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Biology: Watson and Crick: The Double Helix


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About this Lesson

  • Type: Video Tutorial
  • Length: 13:23
  • Media: Video/mp4
  • Use: Watch Online & Download
  • Access Period: Unrestricted
  • Download: MP4 (iPod compatible)
  • Size: 144 MB
  • Posted: 02/10/2009

This lesson is part of the following series:

Biology Course (390 lessons, $198.00)
Biology: Final Exam Test Prep and Review (42 lessons, $59.40)
Biology: Genetics: DNA & Replication (35 lessons, $54.45)
Biology Review (19 lessons, $27.72)
Biology: DNA Structure Revealed (2 lessons, $2.97)

In 1953, Watson and Crick published their findings on the structure of DNA in the journal Nature. Knowing the structure of DNA allows us to understand how it works in the body. Professor Wolfe furhter explains their findings and how measurements from the X-ray defraction image helped define the structure of the DNA. These are the 0.34, 3.4, and 2.0 measurements that were observed in the image, but not understood. He also explains the bonding between the purines and pyrimidines. These are hydrogen bonds, formed in the middle of the double-helix. The sugar-phosphate chains are antiparallel. Finally, Professor Wolfe explains the four requirements of DNA, that it is informational, capable of replication, capable of communicating with cells, and capable of change, and how DNA meets all of these requirements.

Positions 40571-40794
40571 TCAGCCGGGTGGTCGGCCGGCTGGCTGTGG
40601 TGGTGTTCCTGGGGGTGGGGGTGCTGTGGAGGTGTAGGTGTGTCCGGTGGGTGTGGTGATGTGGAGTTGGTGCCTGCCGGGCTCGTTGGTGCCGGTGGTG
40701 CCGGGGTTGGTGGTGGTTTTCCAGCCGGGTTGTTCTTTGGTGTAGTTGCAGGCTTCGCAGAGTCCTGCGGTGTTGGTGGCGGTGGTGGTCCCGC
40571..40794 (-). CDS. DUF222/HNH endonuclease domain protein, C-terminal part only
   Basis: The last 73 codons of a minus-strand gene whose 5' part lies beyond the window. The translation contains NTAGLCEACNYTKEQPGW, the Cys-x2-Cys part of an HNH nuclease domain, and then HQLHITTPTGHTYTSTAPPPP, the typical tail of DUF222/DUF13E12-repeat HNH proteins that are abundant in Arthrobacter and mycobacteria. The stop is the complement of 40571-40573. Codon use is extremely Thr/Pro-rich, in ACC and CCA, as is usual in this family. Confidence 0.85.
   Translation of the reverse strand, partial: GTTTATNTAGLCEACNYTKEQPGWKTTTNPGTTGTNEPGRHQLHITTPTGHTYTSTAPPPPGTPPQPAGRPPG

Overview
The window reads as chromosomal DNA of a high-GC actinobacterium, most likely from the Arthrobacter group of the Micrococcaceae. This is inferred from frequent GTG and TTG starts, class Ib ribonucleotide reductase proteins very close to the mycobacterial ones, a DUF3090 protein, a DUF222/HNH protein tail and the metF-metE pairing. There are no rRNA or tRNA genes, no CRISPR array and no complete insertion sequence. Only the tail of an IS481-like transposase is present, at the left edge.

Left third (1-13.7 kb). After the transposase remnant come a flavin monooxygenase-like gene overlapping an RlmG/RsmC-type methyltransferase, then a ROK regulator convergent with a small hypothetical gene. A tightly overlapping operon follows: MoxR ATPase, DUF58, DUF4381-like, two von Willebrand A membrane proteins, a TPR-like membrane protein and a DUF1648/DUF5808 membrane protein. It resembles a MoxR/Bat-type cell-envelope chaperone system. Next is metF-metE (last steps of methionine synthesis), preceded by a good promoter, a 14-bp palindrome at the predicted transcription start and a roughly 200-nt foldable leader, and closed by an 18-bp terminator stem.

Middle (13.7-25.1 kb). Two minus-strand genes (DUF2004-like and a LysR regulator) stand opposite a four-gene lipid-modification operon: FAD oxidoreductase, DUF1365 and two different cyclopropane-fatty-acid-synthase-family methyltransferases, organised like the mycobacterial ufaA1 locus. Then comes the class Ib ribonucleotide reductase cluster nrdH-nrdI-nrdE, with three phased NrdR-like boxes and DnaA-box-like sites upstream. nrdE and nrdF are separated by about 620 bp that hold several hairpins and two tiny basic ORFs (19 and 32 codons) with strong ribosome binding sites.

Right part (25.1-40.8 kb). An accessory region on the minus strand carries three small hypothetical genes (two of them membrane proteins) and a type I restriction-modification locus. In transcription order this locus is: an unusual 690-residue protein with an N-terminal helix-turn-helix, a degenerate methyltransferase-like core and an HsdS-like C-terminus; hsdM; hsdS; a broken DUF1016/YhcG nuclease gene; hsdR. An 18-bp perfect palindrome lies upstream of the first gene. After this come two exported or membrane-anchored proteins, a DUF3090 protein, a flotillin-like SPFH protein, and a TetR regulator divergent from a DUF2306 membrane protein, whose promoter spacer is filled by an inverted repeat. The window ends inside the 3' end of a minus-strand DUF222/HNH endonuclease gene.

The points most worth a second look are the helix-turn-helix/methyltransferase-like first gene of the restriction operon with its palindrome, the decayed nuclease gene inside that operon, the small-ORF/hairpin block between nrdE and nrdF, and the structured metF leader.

Taught by Professor George Wolfe, this lesson was selected from a broader, comprehensive course, Biology. This course and others are available from Thinkwell, Inc. The full course can be found at The full course covers evolution, ecology, inorganic and organic chemistry, cell biology, respiration, molecular genetics, photosynthesis, biotechnology, cell reproduction, Mendelian genetics and mutation, population genetics and mutation, animal systems and homeostasis, evolution of life on earth, and plant systems and homeostasis.
George Wolfe brings 30+ years of teaching and curriculum writing experience to Thinkwell Biology. His teaching career started in Zaire, Africa where he taught Biology, Chemistry, Political Economics, and Physical Education in the Peace Corps. Since then, he's taught in the Western NY region, spending the last 20 years in the Rochester City School District where he is the Director of the Loudoun Academy of Science.

Besides his teaching career, Mr. Wolfe has also been an Emmy-winning television host, fielding live questions for the PBS/WXXI production of Homework Hotline as well as writing and performing in "Football Physics" segments for the Buffalo Bills and the Discover Channel.